Imagining New Futures: The Sci-Fi Story of Shweta Taneja Nominated for the Grand Prix de l’Imaginaire
Shweta Taneja is delighted her short story set in post-apocalyptic India has been nominated for a French literary award
Shweta Taneja is back in Bangalore for good. âAfter traveling the world for the past two years, I am back in Bangalore, finally settled in North Bangalore again,â said the science fiction and fantasy (SFF) writer. âAlthough the city is shaking through a phase of development, I think it is a wonderful place for writers to thrive. There’s just the right mix of attitude, creative exposure, and people in the creative and scientific fields, to keep me inspired.
And there is a wonderful homecoming gift for Shweta. Its short history, The bleeding girl (translated into French by The Bleeding Girl by Mikael Cabon) was shortlisted for the Grand Prix de l’Imaginaire Awards 2020, a French literary prize for science fiction and fantasy.
Shweta says, “I wrote it between the books of Anantya Tantrist (a fantasy trilogy starring a tantric detective), submitted it to a few places in 2017, got rejected and forgot about it.” . Then, when the editor of an anthology asked me for a story, I remembered that I had written this one and submitted it. It was eventually published in English in The best Asian speculative fiction in 2018 and received the Editor’s Choice Award.
Shweta says that in 2019 the story was translated into French and published by SF galaxies, a science fiction magazine in France that publishes news and articles in French, all related to speculative fiction. âI met publisher Pierre Gevart at Eurocon, an SFF festival where I gave a conference on Asian science fiction and fantasy. The story was also published in Dutch and Romanian science fiction magazines last year.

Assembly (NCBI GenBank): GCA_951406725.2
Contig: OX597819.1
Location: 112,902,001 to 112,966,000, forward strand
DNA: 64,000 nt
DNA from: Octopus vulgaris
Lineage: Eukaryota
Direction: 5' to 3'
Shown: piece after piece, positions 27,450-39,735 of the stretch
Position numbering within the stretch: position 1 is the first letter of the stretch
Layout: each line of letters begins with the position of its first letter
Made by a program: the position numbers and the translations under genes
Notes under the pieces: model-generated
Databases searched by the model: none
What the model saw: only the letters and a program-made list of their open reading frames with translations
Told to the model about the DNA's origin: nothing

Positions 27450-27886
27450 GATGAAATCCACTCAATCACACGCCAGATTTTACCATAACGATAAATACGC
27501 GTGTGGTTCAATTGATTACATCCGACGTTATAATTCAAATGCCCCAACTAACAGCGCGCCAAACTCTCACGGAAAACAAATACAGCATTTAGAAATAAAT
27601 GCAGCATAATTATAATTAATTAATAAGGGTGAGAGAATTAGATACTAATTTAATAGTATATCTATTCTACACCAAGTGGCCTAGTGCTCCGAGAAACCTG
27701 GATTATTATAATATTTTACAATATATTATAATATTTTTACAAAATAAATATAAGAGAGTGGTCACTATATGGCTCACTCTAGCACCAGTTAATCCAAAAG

- Anantya Tantrist, is a fiery and rude occult detective who solves crimes in a Delhi where all kinds of fantastic creatures coexist with ordinary people. To date, there are three Tantrist novels from Anantya – The cult of chaos (2015), The Matsya Curse (2017) and Queen Rakta (2018)
Galaxies sent the story to the national committee for the Grands Prix de l’Imaginaire. âIt was a jury that read all the news in translation released in France in 2019 and selected mine as one of the finalists. I am still amazed at the appointment. I found out when I received a congratulatory email from Gevart.
Admitting to love writing speculative fiction, Shweta says, âIt’s such a wonderful genre to examine alternatives in societies, imagine new futures, or even reflect the present. I have already written short films for two anthologies this year and I plan to write a few more. The bleeding girl will be republished in a new anthology this year on South Asian Women’s Voices on Violence Against Women which features works by people like Deepti Naval, Kamala Das and Aruna Chakravarti. ” The bleeding girl tells of a post-apocalyptic India where very few women can have their period and therefore have children. âAround the world, girls who bleed are valued both socially and economically and sold in special markets to the highest bidder. It was while researching menstruation for Anantya Tantrist’s third novel, Queen Rakta, that the idea germinated in my head. I wondered what would happen in a patriarchal society where bleeding women are rare. As I like to explore issues through humor, the story had to be bursting with laughter. I am happy to see that this is how it turned out. “
On women’s reproductive health in speculative fiction, Shweta says, âSpeculative fiction is about exploring future alternatives and how new technologies, new possibilities are changing the fabric of our society and the way we perceive gender. This is why the authors of SF explore and continue to explore the societal, cultural and biological consequences of new reproductive technologies. Explorations could range from new roles for women around reproduction as in the work of Margaret Atwood, to interspecies reproduction as in the work of Octavia E Butler, or even the fluidity of gender and politics that surrounds him as seen in the novels of Ursula Le Guin.
Shweta does not believe, however, that women’s reproductive health has become a trope. “Much of SF writing sticks to newer, more streamlined spaceships and weapon systems, pursuing colonial-era desires in space.”